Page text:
In order to assure the city benefits from some of the larger real estate development projects in town, the City Council negotiates development agreements (DAs) which guarantee affordable housing, traffic mitigation, money for parks, and other benefits for the city.

A recent audit of the 32 DAs the city has entered into since 1981 presented to the Santa Monica City Council last Tuesday shows that the system is working.

Of the 32 development agreements, only 20 have been built. The other 12 are either under construction — including the 90-unit apartment building on the former Norm’s site — or construction has yet to begin, such as on 500 Broadway, which will replace the Fred Segal building in Downtown Santa Monica.

The 500 Broadway project exemplifies the way DAs are designed to generate benefits for the community. The developers and the City Council negotiated the project over several years and in the end, the approved development agreement had a robust community benefits package. As part of the deal, the developers of 500 Broadway agreed to purchase property for, design, and build a 64-unit permanent affordable housing complex a couple blocks away from the main project. That building will be managed by the city’s largest nonprofit housing developer, Community Corporation of Santa Monica. In addition to that, the developers of 500 Broadway agreed to these other benefits:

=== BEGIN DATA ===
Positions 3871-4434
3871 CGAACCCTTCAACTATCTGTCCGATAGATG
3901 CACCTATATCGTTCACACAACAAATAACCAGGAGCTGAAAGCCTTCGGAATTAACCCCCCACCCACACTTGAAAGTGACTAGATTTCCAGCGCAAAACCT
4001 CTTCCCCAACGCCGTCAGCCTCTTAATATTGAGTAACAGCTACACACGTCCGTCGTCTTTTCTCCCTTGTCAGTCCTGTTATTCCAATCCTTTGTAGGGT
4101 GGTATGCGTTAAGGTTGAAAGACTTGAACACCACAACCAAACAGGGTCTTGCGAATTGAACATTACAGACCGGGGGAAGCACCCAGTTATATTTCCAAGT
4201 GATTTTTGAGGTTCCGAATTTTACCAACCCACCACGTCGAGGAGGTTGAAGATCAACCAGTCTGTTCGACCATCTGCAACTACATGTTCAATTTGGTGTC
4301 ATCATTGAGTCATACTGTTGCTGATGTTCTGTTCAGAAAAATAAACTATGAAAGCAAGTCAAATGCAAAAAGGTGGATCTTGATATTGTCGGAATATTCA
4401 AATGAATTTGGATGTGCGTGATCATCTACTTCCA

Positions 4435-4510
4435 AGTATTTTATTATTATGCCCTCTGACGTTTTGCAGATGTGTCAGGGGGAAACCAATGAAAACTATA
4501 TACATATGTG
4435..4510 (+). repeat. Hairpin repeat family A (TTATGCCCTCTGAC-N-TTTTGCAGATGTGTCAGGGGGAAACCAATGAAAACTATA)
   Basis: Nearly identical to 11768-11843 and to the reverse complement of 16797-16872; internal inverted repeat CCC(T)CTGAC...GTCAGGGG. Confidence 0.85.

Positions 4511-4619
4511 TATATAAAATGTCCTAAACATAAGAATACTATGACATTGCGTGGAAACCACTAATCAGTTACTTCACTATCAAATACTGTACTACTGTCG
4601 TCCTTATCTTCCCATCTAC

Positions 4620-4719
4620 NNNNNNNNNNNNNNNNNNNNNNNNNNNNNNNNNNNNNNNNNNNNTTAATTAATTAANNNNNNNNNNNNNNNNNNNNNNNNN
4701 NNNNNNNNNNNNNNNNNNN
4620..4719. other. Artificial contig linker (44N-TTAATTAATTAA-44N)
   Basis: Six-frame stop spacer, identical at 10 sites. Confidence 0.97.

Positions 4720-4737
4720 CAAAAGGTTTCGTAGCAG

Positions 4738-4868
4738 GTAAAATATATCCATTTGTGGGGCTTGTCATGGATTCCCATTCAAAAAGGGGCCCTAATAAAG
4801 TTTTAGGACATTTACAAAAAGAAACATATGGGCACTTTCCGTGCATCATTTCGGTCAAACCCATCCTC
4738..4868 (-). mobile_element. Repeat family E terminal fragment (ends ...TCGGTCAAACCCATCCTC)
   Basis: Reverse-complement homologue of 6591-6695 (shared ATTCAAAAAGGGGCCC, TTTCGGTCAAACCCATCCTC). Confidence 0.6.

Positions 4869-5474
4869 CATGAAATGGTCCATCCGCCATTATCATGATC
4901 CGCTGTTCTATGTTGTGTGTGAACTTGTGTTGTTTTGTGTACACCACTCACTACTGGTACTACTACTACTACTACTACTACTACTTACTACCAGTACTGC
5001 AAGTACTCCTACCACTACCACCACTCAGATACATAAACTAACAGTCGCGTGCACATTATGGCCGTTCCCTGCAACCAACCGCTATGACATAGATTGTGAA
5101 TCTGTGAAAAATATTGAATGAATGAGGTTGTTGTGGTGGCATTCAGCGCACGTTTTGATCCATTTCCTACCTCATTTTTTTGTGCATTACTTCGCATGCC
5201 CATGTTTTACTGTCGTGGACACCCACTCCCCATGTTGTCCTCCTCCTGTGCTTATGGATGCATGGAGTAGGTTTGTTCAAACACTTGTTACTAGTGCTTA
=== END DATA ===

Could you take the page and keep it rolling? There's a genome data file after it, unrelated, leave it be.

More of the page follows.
• $1,650,000 in transportation/pedestrian improvements
  • $1,100,000 early childhood initiatives
  • $1,700,000 for parks and open space
  • $900,000 toward water conservation
  • An additional $325,000 toward affordable housing
  • $240,000 for the Big Blue Bus
  • $150,000 toward the city’s Transportation Management Association
  • $150,000 toward historic preservation

DAs are voluntary contracts between the city and a developer, usually negotiated when a developer seeks to build a project out to the largest standards in the General Plan. They allow the City Council wide leeway to negotiate for items that they would otherwise not be able to force on a developer.